Some weeks after Jeremy Corbyn was elected leader of the Labour Party - for the first time - in September 2015, I went to a meeting in Harlesden, north west London, called to consider setting up a branch of Momentum, an organisation that supports Corbyn’s agenda and the Labour Party. There were about 60 people there. During the meeting we went round the room with every person explaining why they had come.
For me - a middle-aged, solid-middle-class left-winger - it was a powerful experience to hear what people had to say. Most of the people were working-class; many were struggling to make ends meet. Some spoke of their struggles and described the kind of scenes as later depicted in I, Daniel Blake. The message that was repeated over and over was that in Corbyn, for the first time in decades, they saw a politician who actually cared about people like them and who gave them hope.
Some people sneer at “hope” but consider its absence - hopelessness. Hope is the essential ingredient behind all progressive change.
If “being left-wing” means anything, it means I believe wanting to help people like those who spoke at that meeting in Harlesden.
I hope that people will read the Labour Manifesto before voting. It is not a “loony left” document - as some “respectable” publications claim - but a realistic, fully-costed and necessary blue print to save our country from the dark, divisive future that the Tories promise, complete with food-banks and US style public services.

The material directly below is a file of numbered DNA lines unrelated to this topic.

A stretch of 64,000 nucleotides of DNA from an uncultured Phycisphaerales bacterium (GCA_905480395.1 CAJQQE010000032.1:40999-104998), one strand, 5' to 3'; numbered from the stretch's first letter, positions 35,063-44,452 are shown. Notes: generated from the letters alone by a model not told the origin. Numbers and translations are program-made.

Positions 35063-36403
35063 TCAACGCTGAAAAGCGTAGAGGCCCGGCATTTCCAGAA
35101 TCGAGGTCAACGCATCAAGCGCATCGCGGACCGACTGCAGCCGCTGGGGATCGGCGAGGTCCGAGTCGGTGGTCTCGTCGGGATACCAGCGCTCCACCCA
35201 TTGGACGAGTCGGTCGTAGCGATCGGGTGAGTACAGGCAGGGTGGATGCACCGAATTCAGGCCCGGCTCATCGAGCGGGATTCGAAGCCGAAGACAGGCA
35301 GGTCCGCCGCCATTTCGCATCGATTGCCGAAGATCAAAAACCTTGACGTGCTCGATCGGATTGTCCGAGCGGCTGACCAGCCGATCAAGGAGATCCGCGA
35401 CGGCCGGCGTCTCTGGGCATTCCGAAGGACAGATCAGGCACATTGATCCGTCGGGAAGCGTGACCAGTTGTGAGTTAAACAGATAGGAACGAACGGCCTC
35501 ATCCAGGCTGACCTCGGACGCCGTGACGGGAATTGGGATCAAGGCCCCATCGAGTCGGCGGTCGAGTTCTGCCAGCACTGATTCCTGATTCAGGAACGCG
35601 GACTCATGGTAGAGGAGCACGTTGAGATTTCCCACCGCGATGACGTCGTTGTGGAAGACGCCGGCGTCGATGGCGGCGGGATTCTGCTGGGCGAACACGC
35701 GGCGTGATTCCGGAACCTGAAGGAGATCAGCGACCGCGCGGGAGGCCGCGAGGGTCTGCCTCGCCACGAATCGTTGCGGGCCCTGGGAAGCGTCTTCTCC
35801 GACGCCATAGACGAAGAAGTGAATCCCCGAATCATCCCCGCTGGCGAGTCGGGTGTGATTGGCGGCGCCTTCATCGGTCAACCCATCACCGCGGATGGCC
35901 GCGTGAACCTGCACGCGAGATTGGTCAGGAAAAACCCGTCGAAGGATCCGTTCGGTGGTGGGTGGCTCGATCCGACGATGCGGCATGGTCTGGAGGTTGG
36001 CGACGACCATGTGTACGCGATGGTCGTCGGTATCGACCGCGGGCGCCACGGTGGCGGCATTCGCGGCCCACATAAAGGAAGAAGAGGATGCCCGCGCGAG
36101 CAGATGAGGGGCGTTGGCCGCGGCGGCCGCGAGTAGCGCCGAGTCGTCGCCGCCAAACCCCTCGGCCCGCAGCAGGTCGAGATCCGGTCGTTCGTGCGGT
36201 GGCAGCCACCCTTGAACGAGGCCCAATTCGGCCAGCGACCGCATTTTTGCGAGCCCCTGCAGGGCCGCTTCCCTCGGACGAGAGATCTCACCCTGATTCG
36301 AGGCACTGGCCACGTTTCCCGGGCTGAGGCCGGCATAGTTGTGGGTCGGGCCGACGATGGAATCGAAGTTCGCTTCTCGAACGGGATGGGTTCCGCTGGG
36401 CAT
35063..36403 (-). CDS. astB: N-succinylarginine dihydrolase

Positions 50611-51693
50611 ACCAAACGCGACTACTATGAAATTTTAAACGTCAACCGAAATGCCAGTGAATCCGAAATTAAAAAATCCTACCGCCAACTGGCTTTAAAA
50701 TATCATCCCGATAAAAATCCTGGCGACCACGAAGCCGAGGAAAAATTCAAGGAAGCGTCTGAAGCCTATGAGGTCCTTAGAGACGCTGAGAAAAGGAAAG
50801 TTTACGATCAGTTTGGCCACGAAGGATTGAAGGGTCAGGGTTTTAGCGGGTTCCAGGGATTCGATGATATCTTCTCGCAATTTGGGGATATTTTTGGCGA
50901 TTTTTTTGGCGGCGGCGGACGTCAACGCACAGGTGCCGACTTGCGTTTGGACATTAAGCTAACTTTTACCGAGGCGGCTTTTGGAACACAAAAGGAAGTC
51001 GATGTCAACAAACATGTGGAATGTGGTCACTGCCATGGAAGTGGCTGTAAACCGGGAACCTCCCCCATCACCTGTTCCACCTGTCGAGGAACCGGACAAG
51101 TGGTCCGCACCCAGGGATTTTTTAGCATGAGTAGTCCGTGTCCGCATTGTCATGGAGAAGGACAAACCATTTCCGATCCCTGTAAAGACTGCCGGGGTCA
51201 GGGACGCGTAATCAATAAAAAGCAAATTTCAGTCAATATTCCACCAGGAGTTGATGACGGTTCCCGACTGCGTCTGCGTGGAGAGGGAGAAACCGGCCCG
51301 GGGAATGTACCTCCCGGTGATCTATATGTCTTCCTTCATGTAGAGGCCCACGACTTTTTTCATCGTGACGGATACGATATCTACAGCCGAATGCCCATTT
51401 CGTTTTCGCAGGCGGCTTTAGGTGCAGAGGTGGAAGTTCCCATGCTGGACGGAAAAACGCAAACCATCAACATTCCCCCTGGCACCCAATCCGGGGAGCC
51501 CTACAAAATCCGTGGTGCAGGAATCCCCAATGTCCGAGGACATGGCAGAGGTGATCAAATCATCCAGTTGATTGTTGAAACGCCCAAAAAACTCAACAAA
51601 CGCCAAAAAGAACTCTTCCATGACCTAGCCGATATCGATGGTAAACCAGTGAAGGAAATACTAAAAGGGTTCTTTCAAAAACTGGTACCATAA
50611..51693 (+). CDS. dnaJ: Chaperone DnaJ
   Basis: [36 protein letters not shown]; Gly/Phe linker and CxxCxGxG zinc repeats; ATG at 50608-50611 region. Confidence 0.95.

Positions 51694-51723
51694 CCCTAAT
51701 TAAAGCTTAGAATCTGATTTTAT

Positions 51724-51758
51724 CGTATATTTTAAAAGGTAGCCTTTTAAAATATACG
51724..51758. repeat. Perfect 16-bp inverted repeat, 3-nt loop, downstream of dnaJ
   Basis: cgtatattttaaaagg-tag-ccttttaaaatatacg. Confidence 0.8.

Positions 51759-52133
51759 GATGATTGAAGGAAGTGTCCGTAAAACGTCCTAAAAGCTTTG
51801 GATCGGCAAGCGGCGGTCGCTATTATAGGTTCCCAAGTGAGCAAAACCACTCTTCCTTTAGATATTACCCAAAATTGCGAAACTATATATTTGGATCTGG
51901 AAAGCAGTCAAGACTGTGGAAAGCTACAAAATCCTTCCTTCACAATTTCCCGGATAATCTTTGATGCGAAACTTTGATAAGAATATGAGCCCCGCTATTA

Corbyn has shown remarkable leadership since September 2015. He has faced a constant barrage of lies, abuse and distortions. (Corbyn is no more a “terrorist-sympathiser” than Barack Obama who faced the same accusation in 2008). He has kept his cool and never responded in kind to the personal attacks. He has produced the best manifesto for decades. He has achieved polling figures which Labour has not seen for many years. He has engaged millions in the political process. He has run a highly professional campaign. He is, to coin a phrase, “strong and stable”.
As to the question that Theresa May wants to be at the centre of the campaign - who would be better negotiating Brexit? Just consider the two alternative teams. May, Davis, Johnson, Fox on the one hand or Corbyn, Starmer, Thornberry, Gardiner on the other.
Is Corbyn “electable”? Often when people ask this, they mean in effect, is he acceptable to Rupert Murdoch and Paul Dacre (who between them control over half the UK press). Since 1979, Murdoch has backed the winner at every single General Election. Tony Blair made a deal with Murdoch - and Murdoch naturally extracted a heavy price.
Corbyn thinks the UK deserves better than to be in thrall to Murdoch and the rest of the super-rich.
I would like to see Jeremy Corbyn as prime minister not only for people like those at the meeting in Harlesden but for my family and all of us. Corbyn can create a society which no longer values greed and which has contempt for the poor - as has been the case throughout the decades where Thatcherite values have held sway - but instead a society which values every person, community and simple decency. I would very much like to see that.